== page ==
BY ALAN ADLER
The story of Hyliion’s extended-range Class 8 truck is more complex than just battery-electric power. We took the first media ride and drive in Austin, Texas, this week. Another makeover of a trailer maker as Great Dane freshens up its brand. And the best of the rest.
Checking out Hyliion’s Hypertruck
Hyliion Holdings hosted me for a quick visit to its Austin, Texas, headquarters for a ride and drive of its Hypertruck ERX. The Peterbilt Model 579-based natural gas and battery-powered hybrid Class 8 truck is trying to find a place in the transformation from diesel to electric trucks.
If first impressions count, the ERX has a good chance.
The ERX addresses the two words — range anxiety — that cause angst among would-be electric vehicle adopters. It is not an issue for the ERX, because the launch model in 2023 will be capable of 75 miles of pure electric driving.
As a serial hybrid, the ERX uses a natural gas-powered generator that creates electricity for the four side-mounted battery packs. The batteries are smaller than those used in a pure battery-electric truck because they are only intended for use in urban areas where CO2 emissions are a big problem.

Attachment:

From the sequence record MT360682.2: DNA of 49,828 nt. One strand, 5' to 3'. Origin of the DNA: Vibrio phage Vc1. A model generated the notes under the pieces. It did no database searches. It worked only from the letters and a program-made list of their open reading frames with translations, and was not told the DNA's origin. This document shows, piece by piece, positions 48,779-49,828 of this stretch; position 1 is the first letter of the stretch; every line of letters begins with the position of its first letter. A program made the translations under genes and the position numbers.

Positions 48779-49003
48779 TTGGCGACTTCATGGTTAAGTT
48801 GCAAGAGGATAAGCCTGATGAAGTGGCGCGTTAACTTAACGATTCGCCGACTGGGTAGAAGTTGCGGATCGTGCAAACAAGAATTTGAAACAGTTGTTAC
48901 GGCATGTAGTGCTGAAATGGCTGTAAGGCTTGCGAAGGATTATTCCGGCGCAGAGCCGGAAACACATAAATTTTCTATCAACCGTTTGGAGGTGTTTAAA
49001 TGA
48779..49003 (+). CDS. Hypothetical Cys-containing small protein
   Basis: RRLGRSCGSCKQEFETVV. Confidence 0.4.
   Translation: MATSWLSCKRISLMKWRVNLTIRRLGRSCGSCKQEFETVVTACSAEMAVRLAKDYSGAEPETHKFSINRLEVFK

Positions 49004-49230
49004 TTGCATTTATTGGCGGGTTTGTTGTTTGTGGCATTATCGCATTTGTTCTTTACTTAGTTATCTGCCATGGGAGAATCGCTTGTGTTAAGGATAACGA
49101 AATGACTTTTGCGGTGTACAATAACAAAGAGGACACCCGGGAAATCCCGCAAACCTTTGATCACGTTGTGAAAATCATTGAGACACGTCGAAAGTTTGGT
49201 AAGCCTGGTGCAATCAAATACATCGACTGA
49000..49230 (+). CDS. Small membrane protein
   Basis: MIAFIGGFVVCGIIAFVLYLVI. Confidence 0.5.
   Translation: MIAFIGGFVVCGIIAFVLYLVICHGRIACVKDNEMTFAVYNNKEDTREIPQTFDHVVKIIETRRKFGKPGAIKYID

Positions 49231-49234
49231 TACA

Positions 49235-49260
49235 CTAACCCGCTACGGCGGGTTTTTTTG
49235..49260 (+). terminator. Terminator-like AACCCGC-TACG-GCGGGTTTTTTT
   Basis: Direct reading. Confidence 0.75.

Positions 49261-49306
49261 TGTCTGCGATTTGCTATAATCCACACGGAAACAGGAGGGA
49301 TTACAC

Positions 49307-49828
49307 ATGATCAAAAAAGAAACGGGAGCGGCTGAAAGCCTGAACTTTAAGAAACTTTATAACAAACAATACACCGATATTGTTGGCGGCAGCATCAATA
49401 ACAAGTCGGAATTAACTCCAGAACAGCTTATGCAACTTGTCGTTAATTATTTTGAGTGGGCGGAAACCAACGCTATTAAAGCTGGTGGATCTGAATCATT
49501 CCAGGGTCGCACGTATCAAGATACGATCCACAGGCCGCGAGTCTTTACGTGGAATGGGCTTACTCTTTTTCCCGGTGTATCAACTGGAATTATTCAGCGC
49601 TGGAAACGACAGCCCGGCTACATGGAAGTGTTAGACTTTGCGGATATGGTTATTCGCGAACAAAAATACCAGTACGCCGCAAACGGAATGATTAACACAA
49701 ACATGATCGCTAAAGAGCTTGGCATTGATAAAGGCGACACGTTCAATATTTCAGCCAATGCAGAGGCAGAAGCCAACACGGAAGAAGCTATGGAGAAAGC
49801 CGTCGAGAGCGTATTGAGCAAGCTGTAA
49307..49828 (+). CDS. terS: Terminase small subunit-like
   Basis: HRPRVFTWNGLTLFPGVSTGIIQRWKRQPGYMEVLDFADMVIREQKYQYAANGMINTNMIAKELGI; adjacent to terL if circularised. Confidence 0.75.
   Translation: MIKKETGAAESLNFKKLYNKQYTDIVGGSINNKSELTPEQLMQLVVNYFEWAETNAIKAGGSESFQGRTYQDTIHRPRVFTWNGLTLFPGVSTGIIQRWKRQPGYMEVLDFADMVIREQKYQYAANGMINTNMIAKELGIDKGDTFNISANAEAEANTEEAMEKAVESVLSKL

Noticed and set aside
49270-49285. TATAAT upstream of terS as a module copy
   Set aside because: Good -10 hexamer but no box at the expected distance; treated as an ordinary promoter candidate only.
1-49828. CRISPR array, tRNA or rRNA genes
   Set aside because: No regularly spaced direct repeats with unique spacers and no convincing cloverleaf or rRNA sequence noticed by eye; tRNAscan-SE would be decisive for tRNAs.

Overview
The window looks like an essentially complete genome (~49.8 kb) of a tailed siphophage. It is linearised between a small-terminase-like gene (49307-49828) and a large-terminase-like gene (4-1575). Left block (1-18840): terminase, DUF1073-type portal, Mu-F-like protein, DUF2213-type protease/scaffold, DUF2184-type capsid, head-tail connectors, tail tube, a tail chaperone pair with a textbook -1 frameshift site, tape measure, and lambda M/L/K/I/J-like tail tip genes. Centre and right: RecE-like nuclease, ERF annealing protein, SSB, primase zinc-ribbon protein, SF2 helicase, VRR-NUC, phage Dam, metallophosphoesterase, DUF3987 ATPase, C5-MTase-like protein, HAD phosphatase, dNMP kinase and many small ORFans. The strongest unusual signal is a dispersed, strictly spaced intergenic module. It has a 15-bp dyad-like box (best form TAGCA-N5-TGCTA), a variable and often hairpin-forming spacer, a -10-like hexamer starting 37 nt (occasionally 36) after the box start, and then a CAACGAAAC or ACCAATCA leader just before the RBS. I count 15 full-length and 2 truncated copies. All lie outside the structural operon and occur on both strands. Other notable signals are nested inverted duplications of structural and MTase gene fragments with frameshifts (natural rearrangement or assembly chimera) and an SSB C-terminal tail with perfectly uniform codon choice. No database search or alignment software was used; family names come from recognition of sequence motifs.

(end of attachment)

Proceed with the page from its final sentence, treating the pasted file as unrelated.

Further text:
The rest of the time the truck runs on natural gas, preferably renewable natural gas made from farm waste and other nonpetroleum sources capable of negative net-zero carbon emissions. The ERX can travel up to 1,000 miles between fill-ups. The generator, fueled by either natural gas or RNG, converts enough energy to keep the batteries at a consistent but moderate state of charge while the truck does its long-haul business.
Early BETs attracting single- and low double-digit orders couple the engine and the electric motor to the wheels to move the vehicle. Freightliner, Volvo, Kenworth, BYD and the Peterbilt 579 are pure electrics. They all max on driving range out somewhere around 200 miles or less before needing to be plugged in.
The ERX has two fully electric Meritor 14Xe axles driven by an axle-mounted electric motor powered by four side-mounted battery packs, similar to pure BETs. But the generator, which could eventually use any number of fuels, avoids the need for a grid-tapping power plug.
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